U-M students rally for in-state tuition for undocumented residents
A small number of University of Michigan students and administrators have been meeting for months to examine the feasibility of offering undocumented students from Michigan in-state tuition.
Undocumented students pay international rates to attend U-M and they aren't eligible for federal financial aid.
For about the past year and a half, the Coalition for Tuition Equality has advocated to change the policy. The student group has run an aggressive campaign; among other things, they've held rallies on the Diag at the center of the Ann Arbor campus, staged sit-ins at meetings of the university's board of regents.
Since July, four students and three administrators have held on-and-off meetings to develop a report about undocumented students at U-M. The group has met with various departments on campus and, last fall, it traveled to California to learn how the University of California, Berkeley and UCLA have implemented policies to give undocumented residents in-state tuition.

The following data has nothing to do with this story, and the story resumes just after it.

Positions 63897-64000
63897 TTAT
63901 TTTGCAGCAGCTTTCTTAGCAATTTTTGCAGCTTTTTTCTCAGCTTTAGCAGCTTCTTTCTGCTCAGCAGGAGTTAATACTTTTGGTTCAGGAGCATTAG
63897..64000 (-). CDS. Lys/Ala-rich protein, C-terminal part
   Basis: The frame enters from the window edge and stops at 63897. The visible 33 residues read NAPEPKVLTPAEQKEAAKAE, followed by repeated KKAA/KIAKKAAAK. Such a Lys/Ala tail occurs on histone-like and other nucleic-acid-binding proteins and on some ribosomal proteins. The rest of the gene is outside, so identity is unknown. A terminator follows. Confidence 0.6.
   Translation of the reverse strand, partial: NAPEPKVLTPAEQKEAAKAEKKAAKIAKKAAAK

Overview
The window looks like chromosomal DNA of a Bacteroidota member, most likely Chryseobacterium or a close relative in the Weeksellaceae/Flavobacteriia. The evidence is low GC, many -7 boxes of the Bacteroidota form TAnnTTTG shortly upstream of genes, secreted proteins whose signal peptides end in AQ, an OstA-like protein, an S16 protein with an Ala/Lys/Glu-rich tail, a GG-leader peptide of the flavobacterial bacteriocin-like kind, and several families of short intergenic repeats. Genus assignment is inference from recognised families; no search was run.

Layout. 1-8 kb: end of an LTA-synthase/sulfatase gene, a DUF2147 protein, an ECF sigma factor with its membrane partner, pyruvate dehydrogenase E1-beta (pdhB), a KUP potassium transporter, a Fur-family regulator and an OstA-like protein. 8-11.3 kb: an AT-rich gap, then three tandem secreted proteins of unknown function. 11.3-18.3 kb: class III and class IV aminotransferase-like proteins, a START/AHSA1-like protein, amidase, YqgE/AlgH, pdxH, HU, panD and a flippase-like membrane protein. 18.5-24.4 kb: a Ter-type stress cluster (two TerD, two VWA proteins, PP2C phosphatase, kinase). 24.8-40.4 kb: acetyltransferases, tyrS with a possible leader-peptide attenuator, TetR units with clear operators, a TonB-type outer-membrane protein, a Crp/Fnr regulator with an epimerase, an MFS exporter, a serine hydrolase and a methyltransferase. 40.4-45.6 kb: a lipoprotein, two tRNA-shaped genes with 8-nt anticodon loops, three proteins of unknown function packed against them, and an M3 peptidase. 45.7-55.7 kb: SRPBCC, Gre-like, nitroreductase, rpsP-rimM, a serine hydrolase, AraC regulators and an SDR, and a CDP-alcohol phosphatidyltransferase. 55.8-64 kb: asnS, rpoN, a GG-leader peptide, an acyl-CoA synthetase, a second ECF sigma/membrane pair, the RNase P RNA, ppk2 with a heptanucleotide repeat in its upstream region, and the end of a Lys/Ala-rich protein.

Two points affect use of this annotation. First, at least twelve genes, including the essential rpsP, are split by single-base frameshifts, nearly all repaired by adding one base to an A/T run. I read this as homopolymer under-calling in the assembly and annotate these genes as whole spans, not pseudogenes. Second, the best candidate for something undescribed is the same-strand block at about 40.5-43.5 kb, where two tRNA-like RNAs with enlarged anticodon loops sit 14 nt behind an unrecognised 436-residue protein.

Chanting "Education, not deportation," a few dozen students braved the rain and cold on Monday to rally in front of the Fleming Administration Building, which houses the offices of U-M President Mary Sue Coleman and other administrators, and hear an update on the coalition's progress.
Sanjay Jolly, who graduated from U-M in December and is one of the coalition's members of the working group with the university, spoke at the rally, but in an interview after the event, he said administrators support the idea of tuition equality, but they need to figure out how to make it feasible.
"Everyone really wanted to push this forward subject to legal, political and financial constraints," Jolly said. "So there's no doubt that there's broad support at every level of the administration."
He declined to comment on the contents of the report because it has yet to been released. Still, he said the university can set a precedent in the state to offering in-state tuition to undocumented resident students. Most public universities in Michigan don't give undocumented students in-state tuition.
"As the University of Michigan goes, we widely expect, and University administrators widely expect that the rest of the state will follow," he said.
U-M spokesman Rick Fitzgerald said the report is in its final review stages. He said he expects it to be released "soon," but he declined to provide an exact date.
- Joseph Lichterman, Michigan Radio Newsroom